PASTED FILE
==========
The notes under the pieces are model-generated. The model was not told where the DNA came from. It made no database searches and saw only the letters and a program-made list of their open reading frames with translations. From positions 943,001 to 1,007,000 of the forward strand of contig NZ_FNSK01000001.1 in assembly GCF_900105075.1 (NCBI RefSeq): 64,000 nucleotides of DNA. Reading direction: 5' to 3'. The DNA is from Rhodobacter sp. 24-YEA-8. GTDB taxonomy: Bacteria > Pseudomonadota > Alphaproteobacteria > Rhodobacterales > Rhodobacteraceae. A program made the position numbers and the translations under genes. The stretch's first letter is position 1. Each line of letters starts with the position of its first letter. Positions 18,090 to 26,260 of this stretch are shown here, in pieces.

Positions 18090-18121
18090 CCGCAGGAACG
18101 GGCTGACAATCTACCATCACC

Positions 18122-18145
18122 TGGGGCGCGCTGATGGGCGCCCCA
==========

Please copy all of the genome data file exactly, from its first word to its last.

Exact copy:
The notes under the pieces are model-generated. The model was not told where the DNA came from. It made no database searches and saw only the letters and a program-made list of their open reading frames with translations. From positions 943,001 to 1,007,000 of the forward strand of contig NZ_FNSK01000001.1 in assembly GCF_900105075.1 (NCBI RefSeq): 64,000 nucleotides of DNA. Reading direction: 5' to 3'. The DNA is from Rhodobacter sp. 24-YEA-8. GTDB taxonomy: Bacteria > Pseudomonadota > Alphaproteobacteria > Rhodobacterales > Rhodobacteraceae. A program made the position numbers and the translations under genes. The stretch's first letter is position 1. Each line of letters starts with the position of its first letter. Positions 18,090 to 26,260 of this stretch are shown here, in pieces.

Positions 18090-18121
18090 CCGCAGGAACG
18101 GGCTGACAATCTACCATCACC

Positions 18122-18145
18122 TGGGGCGCGCTGATGGGCGCCCCA